Department of Homeland Security

On January 30, 2023, the U.S. Citizenship and Immigration Services (“USCIS”) began issuing newly redesigned U.S. Permanent Resident Cards (i.e., Green Cards) and Employment Authorization Documents (“EADs”) as part of its fraud prevention program. The new cards are equipped with updated technologies including holographic images, tactile printing, and optically variable ink, among other features, to prevent document tampering, counterfeiting, and fraud. Green Cards and EADs that have not been updated will still be valid through their expiration dates. USCIS recommends that Green Card holders without an expiration date apply for a replacement card to prevent fraud and document tampering in case their cards are lost or stolen. Some individuals who have Green Cards or EADs issued after January 30th may still receive the prior card design as USCIS tries to deplete their current supply of existing cards. Consult with immigration counsel to obtain assistance with Green Card renewal applications and discuss I-9 employment eligibility verification issues that might arise in light of the redesigned documents.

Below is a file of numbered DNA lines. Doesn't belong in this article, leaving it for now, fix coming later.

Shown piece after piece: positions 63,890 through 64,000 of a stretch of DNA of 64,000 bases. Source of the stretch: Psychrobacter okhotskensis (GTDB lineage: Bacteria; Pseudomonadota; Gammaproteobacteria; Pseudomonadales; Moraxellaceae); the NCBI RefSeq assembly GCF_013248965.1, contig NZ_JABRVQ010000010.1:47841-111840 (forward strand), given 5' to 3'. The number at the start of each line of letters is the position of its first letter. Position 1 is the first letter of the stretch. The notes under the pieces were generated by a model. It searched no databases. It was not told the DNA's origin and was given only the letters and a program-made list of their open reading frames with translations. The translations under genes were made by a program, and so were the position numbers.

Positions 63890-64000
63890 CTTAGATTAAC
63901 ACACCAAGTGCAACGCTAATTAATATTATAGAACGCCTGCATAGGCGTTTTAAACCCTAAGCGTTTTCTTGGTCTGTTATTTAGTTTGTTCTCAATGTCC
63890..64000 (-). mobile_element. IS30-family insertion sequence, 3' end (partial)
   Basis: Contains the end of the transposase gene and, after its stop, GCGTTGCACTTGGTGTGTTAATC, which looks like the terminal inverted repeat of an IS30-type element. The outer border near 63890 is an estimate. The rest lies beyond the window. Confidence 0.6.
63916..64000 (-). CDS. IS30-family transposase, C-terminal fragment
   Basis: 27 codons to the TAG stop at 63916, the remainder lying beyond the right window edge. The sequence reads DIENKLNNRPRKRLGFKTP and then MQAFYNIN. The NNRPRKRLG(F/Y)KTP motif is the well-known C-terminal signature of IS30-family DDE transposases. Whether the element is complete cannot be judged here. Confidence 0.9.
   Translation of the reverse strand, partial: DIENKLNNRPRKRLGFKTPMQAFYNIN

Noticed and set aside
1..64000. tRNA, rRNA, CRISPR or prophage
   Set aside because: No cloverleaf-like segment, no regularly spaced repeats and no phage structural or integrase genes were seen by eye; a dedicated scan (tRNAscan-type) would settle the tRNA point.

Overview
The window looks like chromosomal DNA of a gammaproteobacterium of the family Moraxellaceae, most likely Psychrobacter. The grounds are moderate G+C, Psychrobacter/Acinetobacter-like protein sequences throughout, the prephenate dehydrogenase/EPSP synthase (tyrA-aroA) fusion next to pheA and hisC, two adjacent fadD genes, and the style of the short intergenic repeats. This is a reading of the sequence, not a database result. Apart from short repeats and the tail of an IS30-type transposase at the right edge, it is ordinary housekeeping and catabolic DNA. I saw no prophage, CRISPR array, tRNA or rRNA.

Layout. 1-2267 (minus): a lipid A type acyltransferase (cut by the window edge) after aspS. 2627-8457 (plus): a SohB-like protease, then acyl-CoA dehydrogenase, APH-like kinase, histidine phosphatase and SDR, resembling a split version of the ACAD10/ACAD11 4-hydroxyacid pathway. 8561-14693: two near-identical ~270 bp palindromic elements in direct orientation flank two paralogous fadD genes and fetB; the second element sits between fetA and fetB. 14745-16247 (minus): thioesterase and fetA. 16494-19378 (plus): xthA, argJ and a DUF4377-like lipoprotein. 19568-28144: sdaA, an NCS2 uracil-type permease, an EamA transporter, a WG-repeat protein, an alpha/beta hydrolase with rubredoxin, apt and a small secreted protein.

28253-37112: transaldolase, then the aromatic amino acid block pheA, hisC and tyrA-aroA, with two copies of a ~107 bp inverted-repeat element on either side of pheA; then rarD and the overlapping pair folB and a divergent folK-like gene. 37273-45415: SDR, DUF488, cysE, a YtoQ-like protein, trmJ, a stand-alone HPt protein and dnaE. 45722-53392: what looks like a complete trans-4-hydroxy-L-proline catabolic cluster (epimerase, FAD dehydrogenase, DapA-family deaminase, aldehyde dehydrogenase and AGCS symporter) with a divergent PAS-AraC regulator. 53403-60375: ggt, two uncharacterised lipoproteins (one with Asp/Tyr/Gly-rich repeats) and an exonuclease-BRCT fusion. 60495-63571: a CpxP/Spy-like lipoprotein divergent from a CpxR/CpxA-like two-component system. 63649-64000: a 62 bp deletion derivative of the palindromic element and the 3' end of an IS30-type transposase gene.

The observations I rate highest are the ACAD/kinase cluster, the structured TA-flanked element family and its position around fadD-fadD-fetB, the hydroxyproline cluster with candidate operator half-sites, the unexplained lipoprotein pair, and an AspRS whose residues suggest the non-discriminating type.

Department of State

In 2023, the U.S. Department of State anticipates launching a pilot program that will allow H and L visa holders to renew their visas in the U.S. rather than traveling to a U.S. embassy or consulate abroad for visa renewal. This process, previously known as “stateside processing,” was discontinued in 2004 when national security regulations were enhanced and the Department of State lacked adequate resources to collect and process biometrics within the U.S. As visa renewal wait times continued to increase abroad and were exacerbated by the coronavirus pandemic, many applicants were forced to remain abroad pending visa appointment availability. The re-implementation of stateside processing will allow greater flexibility for individuals who seek to renew their visas and will hopefully reduce the extensive backlog of visa appointments for U.S. Consulates abroad. Continue monitoring Immigration Insights for the latest update on the implementation of the Department of State’s new pilot program.


During the COVID-19 pandemic, the Munsch Hardt Immigration Team assisted companies to ensure corporate compliance with federal regulations concerning H-1B workers and nationwide “shelter in place” mandates. As the landscape of remote work continues to develop, it is critical for employers to carefully consider and consult with immigration counsel to strategize “work from home” policies in accordance with H-1B regulations.